By 2003 the rule was how we play it still now, but was only the modifiers a few sheets of paper. Beginning of 2005 we did our first game at a convention in Ghent, and in November 2005 we did Austerlitz at the Crisis convention in Antwerp. Some club member that are used to more complex games asked to add other changes in the rulebook, but what wasn’t logical and didn’t matter according to historical accounts had no chance.

I have made other games before becoming a wargamer, so I know, less is more. As Our club has grown over the years, I think the rule makes sense.

Ow yes, concerning defensive fire, offensive fire , I have played a few times with a rule that hat, moral before the charge, defensive firing, moral test for the attacker, offensive fire, moral test for the defender, the fight, consulting a complex table, moral test for the looser. It takes hours to finish one turn. In AB all that is concentrated in one dice throw. Can’t be more simple.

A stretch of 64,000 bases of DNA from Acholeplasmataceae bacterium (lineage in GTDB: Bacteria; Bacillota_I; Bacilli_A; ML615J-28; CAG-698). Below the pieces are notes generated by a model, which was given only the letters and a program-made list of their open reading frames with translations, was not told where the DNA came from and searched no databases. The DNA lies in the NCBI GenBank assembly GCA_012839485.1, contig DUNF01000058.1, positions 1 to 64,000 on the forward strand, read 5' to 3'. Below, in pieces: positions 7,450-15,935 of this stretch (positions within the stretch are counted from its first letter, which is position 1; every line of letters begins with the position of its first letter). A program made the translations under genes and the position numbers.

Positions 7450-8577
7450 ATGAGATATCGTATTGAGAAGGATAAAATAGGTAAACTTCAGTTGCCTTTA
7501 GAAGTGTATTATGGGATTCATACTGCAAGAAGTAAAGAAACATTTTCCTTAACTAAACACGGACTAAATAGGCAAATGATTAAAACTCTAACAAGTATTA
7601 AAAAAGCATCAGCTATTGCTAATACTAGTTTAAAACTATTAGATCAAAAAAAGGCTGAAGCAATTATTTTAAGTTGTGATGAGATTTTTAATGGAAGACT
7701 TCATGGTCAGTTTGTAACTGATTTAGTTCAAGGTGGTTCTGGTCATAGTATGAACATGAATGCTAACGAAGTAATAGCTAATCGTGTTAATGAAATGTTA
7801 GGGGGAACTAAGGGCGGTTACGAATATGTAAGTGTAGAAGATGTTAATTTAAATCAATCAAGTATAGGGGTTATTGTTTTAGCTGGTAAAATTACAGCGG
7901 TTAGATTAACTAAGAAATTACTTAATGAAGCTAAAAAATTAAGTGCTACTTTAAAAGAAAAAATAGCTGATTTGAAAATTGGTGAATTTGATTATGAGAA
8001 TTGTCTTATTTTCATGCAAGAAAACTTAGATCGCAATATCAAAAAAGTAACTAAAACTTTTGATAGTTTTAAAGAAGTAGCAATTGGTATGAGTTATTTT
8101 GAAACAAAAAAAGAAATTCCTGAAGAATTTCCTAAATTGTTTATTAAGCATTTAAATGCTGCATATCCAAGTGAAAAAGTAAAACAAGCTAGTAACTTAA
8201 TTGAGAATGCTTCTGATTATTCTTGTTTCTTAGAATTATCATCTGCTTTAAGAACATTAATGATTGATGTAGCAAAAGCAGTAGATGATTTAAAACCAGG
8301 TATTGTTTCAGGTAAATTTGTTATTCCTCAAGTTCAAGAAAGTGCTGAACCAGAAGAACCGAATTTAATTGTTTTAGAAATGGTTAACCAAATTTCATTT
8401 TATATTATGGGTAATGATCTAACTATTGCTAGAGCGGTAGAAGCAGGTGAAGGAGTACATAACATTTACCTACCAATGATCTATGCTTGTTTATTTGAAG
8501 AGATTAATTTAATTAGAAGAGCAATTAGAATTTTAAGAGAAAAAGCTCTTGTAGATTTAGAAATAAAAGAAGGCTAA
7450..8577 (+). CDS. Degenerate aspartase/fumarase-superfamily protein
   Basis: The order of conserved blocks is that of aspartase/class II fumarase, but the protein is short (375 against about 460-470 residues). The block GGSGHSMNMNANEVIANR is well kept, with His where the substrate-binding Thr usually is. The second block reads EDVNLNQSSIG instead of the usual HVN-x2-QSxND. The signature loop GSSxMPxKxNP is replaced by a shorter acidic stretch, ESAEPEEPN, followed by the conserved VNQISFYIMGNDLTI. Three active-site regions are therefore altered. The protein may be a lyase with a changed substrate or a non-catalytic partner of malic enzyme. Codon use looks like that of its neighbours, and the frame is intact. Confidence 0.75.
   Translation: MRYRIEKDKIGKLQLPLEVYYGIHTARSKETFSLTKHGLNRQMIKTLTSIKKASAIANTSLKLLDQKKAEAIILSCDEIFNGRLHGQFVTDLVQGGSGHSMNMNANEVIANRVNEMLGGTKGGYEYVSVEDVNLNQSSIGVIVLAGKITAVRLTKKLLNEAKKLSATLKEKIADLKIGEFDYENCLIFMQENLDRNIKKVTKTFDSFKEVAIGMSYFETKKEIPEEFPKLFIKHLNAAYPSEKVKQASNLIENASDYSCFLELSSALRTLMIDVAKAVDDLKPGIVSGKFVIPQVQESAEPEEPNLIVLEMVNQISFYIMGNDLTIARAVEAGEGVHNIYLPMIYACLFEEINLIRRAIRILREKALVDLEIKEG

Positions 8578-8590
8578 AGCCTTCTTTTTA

I haven’t seen C and C rules yet, but as I understand, it has also changes compared to Battlecry close to what we have done. So it seems Richard Borg had seen the same logical things we did. If you want to make a Napoleonic game with some realism starting from Battlecry , I ‘m sure you will have to add the same changes to reach that result. In the end, most Napoleonic war games on battalion size units must have comparable mechanisms or else they fail.

When I started to think about putting the game we played into a rule back into 2007 , I first called it IIAC, referring to the dice.

Here under the mail I did send to Dave of Caliver Books back into 2009. I took Caliver 3 years to finalise the project. And yes I think I made a mistake in that mail as it seems Battlecry dates from 2000.

This is my first mail of 2009 to Caliver

From: dirk donvil [email address deleted]
Date: 2009/2/15
Subject: IIAC - request for publishing

Hi Dave,

The last decade has seen an incredible growth of Napoleonic and AWI figures in 54mm. Italeri, Armies in Plastic, CTS, Barzso, Conté, A call To Arms, etc. have created a wide variety of figures, and now Hät has also announced even Wurtenbergers and Bavarians.

So what seemed impossible 10 years ago due to lack of figures has now become an opportunity : wargaming in 54mm.